It is particularly important to celebrate creative student work in light of recent study results about the barriers to creativity in education, which revealed that:
– Almost 90% of parents and educators believe that fostering creativity in education will fuel the economies of tomorrow
– More than 70% of parents and educators believe that creativity is not valued by the current education system
As we look to the future, creativity is essential to drive innovation and ultimately to make the world a better place. Innovation is not the sole domain of entrepreneurs, of engineers, or of programmers. Artists create meaning, communicate ideas and help us all see new problems and solutions. To succeed, we must not only invest in STEM fields – science, technology, engineering and math – but also in the arts to grow our economy for the future. We need to expand our focus from STEM to STEAM. Congresswoman Suzanne Bonamici (pictured above), one of this year’s co-sponsors of the event, is also a co-founder of the Congressional STEAM Caucus and has been active in advocating the value of creativity.
These students are already sharing and expressing creative ideas. Their creativity inspires hope and these students will lead the kind of innovation that improves our lives and solves the real problems we will face in the decades to come.
To further inspire self-expression and innovation, Adobe invites students to join the broader creative community by giving each winner a free year-long subscription to Adobe’s Creative Cloud. I want to extend my warmest congratulations to all of the students who participated and shared their ideas with us. We can’t wait to see what you create next!
Our economic growth and health as a nation rely on our collective ability to innovate. The most successful innovations – across healthcare, education, and the environment – result from the combination of creative thinking, world-class technology, and cutting-edge design. But today’s education system needs to do a better job of setting our students up for success in today’s global workplace. One area we think is critical is around fostering creative thinking. Creativity can no longer be treated as an elective in education; it must be core to the way we teach and learn. STEAM – adding Art and creativity to the national imperative around Science, Technology, Engineering and Math (STEM) – is an important step forward here.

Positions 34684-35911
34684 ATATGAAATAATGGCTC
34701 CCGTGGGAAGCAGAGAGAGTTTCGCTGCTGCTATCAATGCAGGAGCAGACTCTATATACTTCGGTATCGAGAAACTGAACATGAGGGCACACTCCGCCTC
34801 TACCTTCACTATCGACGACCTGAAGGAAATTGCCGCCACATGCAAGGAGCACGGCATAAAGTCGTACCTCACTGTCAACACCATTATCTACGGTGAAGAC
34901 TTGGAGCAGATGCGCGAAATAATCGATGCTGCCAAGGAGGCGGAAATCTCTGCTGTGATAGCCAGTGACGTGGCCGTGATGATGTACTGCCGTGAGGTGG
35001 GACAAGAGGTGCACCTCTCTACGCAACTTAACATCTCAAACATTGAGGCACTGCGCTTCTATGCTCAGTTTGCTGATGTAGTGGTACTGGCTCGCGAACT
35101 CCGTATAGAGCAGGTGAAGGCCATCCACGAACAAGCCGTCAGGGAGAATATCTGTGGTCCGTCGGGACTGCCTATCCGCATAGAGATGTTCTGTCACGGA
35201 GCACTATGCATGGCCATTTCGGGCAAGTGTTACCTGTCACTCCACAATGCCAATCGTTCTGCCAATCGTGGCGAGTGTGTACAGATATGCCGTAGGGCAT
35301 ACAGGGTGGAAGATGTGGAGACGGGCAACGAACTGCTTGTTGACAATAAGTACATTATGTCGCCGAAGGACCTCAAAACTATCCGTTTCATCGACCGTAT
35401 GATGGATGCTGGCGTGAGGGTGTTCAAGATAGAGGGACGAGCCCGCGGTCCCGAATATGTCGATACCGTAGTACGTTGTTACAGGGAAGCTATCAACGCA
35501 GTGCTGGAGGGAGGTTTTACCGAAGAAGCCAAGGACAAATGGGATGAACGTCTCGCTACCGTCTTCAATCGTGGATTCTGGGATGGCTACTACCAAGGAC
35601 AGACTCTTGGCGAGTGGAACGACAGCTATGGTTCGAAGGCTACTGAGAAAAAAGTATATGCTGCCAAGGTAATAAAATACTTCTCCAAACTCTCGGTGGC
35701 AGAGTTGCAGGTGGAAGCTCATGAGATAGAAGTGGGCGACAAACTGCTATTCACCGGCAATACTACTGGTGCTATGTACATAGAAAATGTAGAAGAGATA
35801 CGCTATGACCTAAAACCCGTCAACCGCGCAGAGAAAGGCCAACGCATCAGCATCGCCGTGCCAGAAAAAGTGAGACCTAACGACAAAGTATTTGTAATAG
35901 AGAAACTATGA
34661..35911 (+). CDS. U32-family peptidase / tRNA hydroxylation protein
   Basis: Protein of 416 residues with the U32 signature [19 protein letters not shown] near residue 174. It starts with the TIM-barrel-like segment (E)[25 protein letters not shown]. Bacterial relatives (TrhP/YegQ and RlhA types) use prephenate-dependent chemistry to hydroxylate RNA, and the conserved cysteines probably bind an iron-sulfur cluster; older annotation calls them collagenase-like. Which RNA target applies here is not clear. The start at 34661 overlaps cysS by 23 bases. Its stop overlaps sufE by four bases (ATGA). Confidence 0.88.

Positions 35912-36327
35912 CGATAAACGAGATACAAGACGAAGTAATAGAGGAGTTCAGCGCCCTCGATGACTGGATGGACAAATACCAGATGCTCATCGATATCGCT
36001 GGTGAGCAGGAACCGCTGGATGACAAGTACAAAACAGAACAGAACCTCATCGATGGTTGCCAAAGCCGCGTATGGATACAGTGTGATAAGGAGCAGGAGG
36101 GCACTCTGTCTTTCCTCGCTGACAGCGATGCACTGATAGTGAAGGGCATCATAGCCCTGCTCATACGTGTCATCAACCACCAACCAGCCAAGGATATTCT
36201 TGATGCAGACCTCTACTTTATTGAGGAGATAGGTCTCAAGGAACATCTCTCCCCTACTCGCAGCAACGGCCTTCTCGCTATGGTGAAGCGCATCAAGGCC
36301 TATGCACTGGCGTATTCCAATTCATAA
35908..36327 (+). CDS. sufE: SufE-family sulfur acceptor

In collaboration with the Rhode Island School of Design (RISD), and a broad range of education and industry partners, Adobe is working to drive awareness and impact in this area. Part of this work will take place at the SXSW Education event next week in Austin, Texas, in the panel session called, “STEM to STEAM: Full Circle from Education to Economy.” I am thrilled to join other panelists such as Ainissa Ramirez (Yale University), Rosemarie Truglio (Sesame Workshop), Matt Goldman (Blue School & Blue Man Group) and John Maeda (Rhode Island School of Design) to discuss how art and design methods can be introduced into STEM-centric learning. We’d like to invite you to join us in one of the following ways:
- Join us at SXSWedu. If you are attending this year’s SXSWedu conference, please join us on March 6 at 1:30 p.m. at the Austin Convention Center Room 16AB. We’re also hosting a STEAM social that night. For more information and to RSVP, go here.
- Join the conversation. Share your thoughts and comments using the hashtag #SXSWSTEAM. If you are attending the SXSWedu panel please share your takeaways using the above hashtag.
- Tweet to Give. For every mention of #AdobeSXSW on Twitter and Instagram, we will donate $1 up to $10,000 to STEM to STEAM. Learn more about our conversation for a cause here.
Jon Perera: @jon_perera